However, James says the machine’s one downside is that its handles have only one grip option, which means you’re missing out on being able to pull the handles in either direction and target different muscle groups in your upper bod.
According to James, this is an excellent choice if you want some of the bells and whistles of a higher-end elliptical — like a tablet holder, moving handlebars, and an 18-in. stride length — without having to spend a grand or more.
James also reminds us that although this pick is compact, its 18-in. stride length means people living in smaller spaces still need to make sure they have enough room to accommodate it.
This little under-desk elliptical from Cubii can help you use all that sitting time to your advantage by letting you pedal away right at your desk (just in case standing desks ain’t your thing). Best of all, it can connect to your phone via Bluetooth (and sync with FitBit and Apple HealthKit) so you can track your workout metrics like you would for any other workout.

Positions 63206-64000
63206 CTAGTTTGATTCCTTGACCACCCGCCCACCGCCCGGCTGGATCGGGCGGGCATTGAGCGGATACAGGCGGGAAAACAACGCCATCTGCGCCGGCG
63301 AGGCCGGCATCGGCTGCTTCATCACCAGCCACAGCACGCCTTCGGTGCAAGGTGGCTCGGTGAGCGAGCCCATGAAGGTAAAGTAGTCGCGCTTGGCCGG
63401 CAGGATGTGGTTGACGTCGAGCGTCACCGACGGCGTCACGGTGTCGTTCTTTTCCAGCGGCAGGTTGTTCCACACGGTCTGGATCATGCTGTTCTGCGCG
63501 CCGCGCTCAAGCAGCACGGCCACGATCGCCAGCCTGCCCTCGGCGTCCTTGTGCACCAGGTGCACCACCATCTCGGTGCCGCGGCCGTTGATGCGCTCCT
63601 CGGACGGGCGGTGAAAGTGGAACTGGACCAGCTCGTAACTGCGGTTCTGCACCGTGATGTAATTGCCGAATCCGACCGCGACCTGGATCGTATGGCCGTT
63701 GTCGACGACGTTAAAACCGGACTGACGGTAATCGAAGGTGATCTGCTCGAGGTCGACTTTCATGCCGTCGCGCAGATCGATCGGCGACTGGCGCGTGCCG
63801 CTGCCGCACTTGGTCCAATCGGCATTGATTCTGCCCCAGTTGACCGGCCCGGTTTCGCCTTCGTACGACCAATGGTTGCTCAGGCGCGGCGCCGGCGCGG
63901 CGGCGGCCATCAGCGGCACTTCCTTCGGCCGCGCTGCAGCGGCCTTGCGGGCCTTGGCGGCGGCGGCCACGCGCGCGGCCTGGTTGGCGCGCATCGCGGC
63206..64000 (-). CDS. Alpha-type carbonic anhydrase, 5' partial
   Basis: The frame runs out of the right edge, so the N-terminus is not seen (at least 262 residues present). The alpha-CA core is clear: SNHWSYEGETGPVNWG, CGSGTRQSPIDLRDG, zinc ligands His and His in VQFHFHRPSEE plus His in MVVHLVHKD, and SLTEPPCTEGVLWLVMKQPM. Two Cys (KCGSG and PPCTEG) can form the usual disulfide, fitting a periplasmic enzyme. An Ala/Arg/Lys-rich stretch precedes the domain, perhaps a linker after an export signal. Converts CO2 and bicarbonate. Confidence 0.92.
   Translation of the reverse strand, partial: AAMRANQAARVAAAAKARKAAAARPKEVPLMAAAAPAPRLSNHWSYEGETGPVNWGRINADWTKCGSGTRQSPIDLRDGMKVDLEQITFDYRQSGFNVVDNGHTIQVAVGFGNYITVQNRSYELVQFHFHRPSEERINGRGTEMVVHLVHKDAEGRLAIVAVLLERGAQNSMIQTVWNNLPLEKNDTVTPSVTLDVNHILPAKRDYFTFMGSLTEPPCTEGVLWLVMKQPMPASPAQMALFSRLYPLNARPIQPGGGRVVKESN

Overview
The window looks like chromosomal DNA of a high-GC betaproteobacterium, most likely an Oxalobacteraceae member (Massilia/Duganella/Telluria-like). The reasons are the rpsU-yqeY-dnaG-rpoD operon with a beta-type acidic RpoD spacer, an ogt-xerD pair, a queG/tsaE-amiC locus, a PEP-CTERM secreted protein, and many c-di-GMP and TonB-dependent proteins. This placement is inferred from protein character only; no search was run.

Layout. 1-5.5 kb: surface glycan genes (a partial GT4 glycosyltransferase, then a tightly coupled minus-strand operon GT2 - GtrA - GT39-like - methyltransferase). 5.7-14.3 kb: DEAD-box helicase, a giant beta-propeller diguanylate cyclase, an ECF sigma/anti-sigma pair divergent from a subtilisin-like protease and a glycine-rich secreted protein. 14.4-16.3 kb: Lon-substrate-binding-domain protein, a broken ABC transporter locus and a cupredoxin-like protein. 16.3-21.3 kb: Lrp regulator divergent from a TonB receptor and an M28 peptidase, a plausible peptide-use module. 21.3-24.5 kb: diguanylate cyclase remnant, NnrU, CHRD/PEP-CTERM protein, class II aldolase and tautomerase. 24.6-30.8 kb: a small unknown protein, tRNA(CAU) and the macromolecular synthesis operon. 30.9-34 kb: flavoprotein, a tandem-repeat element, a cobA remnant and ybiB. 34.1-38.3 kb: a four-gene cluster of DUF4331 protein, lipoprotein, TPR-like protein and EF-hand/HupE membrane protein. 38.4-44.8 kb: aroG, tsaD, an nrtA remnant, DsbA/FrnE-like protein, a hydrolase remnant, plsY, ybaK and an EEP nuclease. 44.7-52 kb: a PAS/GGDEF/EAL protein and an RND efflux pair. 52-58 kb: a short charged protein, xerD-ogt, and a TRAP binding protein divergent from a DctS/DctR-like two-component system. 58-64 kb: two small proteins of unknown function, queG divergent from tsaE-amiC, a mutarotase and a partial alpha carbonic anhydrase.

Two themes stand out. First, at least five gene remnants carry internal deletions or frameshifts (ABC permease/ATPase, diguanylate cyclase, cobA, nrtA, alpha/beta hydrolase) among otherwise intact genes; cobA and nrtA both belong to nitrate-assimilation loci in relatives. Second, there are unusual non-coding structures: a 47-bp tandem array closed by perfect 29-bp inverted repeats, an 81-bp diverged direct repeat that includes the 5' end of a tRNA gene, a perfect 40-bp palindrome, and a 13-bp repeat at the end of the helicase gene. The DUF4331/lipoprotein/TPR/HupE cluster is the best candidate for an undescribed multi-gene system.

For its alluring sub-$1,000 price, this elliptical is packed with features that make it ideal for streaming workouts or watching Netflix on your tablet or phone while you get your workout on. It’s even got a charging port, so you and your phone can keep going and going. Reviewers say it’s smooth, quiet, and a great buy for the price.
It’s compact with little horizontal motion, so it replicates climbing for some serious sweat sessions. You can also stream classes that have automatic resistance adjustments, making interval training easier than ever (OK, maybe not literally easier, but at least you don’t have to mess with the controls 🤷).
They’re also a great way to ease into working out if you’re trying to shake off your couch-potato ways. Although elliptical-ing is less intense than running, it can still give you a really good workout that engages your upper and lower body.
If you’re a competitive runner or dedicated athlete, it’s also a good idea to have an elliptical in your home gym for when you need a low impact day. Certain types of ellipticals are also being studied for their potential to help prevent knee injuries and promote recovery after injuries.